Oliver Stone in Cambodia

www.asialifeguide.com, 27 January 2010


In Phnom Penh for the Bridges lecture series, famed film director and producer Oliver Stone talks to AsiaLIFE’s Nora Lindstrom about how peace comes through violence, and who he thinks will come up on top in the upcoming Academy Awards.

AL: You postponed your initial trip to Cambodia in November in order to make Wall Street 2. At what stage is that project now?

OS: It’s actually called Wall Street. [Wall Street 2] is a bit of a misnomer by the LA Times. It’s called Wall Street: Where Money Never Sleeps, because it’s 22 years later and so it doesn’t have any value as a sequel, except for those who remember it. For the younger generation it’s fresh. I just finished shooting a month ago, in early December. We’re editing as quickly as we can and I would like to release it in the Easter area.

AL: You’re not a man to shy away from politics, and we understand that you’ve met with Prime Minister Hun Sen while here. What was your message to the Prime Minister?

OS: I had no message to him. In Asia I think you don’t give messages to political people. It’s more like meeting a monarch, it’s a formal ceremony. But [Hun Sen] told us some interesting stories about Cambodia, and he was very open and supportive of the work of the International Peace Foundation [which organises the Bridges lecture series.] Hun Sen is no longer the young fiery leader I remember from 20 years ago, but he’s survived and he’s certainly a strong man in this amazing environment.

AL: Did you meet with him 20 years ago too?

OS: No, I never met him 20 years ago. But I remember him. I was here in ’65 originally, as a student. I came back around ’91-’92, which were quite interesting times because it was just when the UN was trying to do a lot here, and then I came back several times during the protests.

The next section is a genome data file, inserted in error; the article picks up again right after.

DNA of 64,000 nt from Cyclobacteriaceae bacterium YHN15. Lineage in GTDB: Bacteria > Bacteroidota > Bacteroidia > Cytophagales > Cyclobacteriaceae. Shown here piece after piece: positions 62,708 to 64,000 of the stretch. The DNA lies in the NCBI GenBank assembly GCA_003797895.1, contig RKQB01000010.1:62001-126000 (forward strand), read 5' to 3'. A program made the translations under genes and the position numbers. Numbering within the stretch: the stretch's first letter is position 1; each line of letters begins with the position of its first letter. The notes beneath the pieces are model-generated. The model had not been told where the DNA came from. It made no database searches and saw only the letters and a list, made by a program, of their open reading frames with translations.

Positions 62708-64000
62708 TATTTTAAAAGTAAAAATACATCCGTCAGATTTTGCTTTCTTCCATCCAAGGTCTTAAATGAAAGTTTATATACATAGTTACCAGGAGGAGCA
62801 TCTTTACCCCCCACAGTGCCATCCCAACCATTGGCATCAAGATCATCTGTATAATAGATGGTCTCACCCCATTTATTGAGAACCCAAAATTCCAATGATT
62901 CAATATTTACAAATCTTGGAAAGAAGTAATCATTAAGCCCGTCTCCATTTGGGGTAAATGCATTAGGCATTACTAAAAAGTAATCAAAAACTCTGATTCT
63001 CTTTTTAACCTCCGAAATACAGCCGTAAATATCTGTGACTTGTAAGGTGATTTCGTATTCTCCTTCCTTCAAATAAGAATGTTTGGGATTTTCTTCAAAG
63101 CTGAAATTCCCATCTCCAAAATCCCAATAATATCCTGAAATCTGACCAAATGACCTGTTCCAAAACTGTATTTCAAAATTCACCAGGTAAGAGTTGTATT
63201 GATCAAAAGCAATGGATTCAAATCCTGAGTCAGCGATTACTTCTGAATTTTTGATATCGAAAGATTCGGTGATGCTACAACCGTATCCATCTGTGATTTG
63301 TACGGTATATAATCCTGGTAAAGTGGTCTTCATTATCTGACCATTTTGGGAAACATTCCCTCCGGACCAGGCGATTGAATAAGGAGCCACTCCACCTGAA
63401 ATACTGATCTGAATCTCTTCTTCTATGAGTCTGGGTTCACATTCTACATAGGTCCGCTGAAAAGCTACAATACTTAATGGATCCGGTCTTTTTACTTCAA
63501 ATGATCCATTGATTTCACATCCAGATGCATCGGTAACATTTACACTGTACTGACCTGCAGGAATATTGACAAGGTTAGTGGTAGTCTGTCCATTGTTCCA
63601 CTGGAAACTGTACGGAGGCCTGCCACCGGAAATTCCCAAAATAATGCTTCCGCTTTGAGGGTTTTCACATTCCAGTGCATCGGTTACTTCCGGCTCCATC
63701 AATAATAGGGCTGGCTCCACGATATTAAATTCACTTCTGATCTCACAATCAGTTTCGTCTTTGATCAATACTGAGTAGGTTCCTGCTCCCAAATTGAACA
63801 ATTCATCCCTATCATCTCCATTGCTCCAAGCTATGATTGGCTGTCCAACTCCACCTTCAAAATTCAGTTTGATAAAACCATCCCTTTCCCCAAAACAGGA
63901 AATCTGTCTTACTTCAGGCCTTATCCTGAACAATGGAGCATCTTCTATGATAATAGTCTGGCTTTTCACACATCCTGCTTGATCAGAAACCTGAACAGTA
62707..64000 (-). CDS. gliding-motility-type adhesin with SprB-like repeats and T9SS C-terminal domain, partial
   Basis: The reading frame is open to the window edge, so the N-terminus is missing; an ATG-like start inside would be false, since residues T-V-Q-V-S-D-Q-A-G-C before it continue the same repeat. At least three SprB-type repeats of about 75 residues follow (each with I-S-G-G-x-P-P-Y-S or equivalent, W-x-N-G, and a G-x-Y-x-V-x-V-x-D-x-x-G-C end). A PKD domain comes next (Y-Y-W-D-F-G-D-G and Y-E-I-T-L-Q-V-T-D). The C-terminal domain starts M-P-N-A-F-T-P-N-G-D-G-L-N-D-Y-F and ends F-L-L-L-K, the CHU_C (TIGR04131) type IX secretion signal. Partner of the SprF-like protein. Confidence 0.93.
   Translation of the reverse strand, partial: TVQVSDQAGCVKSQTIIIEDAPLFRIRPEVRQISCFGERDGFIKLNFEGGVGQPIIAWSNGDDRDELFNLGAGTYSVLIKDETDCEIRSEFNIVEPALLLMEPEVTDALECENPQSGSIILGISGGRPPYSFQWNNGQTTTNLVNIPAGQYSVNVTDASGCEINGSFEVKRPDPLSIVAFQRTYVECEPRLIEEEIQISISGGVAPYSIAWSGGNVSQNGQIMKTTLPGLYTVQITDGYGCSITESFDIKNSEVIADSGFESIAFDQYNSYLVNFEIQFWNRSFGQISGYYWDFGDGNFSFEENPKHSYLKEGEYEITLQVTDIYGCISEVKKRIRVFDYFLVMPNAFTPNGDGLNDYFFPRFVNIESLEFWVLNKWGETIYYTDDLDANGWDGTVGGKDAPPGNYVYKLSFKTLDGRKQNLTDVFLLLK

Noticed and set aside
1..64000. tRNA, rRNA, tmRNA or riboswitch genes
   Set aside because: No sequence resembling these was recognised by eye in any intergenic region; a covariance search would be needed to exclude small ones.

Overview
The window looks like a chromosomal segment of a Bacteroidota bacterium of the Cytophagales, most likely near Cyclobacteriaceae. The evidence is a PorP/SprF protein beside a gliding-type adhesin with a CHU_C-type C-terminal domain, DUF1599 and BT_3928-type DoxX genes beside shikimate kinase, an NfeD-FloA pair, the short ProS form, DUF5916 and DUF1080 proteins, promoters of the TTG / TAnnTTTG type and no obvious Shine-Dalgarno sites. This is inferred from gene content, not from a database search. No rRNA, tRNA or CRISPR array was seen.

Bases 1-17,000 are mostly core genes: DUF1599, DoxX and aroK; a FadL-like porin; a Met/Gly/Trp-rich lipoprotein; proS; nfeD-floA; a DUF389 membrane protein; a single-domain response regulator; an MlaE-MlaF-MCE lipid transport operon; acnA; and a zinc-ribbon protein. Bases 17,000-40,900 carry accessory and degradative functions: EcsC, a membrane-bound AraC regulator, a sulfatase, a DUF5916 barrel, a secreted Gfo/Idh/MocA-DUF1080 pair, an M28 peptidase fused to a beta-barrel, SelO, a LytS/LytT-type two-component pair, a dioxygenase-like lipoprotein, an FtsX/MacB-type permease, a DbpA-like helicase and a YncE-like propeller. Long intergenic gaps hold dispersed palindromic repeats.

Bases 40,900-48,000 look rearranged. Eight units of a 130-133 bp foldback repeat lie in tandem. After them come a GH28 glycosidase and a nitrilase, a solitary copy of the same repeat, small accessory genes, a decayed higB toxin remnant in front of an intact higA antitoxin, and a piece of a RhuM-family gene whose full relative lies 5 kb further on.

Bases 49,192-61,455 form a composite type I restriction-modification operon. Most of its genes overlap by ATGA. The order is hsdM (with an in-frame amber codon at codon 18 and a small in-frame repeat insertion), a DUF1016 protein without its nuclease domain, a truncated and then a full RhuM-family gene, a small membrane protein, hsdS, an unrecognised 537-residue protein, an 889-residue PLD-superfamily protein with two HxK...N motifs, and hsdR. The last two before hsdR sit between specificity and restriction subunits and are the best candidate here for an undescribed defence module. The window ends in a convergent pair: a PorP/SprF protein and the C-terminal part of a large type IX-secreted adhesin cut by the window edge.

AL: What changes have you seen during this visit?

OS: I haven’t studied the area, but it seems to have solidified. It seems richer, certainly going a bit more along the Chinese capitalist model. It’s obviously a controlled environment, and it’s not a huge country, but it’s moving along and getting richer I suppose. Though who is getting richer is the question. The city needs some work. It needs investment, and it needs to be built up a bit. But life is slow out here. Cambodia has always moved at a certain pace – an elephant’s.

AL: Do you hope to make a film here in the future?

OS: We explored [making a film in Cambodia] briefly when I was about to make Beyond Borders in 2000 or so. That was with Angelina Jolie – a United Nations, NGO film. But I never made it. That was a very interesting time, because part of the country was still controlled by the Khmer Rouge, up north and in the northwest. The refugee camps, and the entire Thai border, were in a very difficult situation, very political. It would have been a hell of a hard film to pull off I have to say. The film [eventually directed by Martin Campbell] didn’t do well, but it was a tricky subject.

AL: Many of the films that you’ve made during your career contain violence or deal with war, yet you’re in Cambodia bringing a message of peace. How can films featuring war and violence promote peace?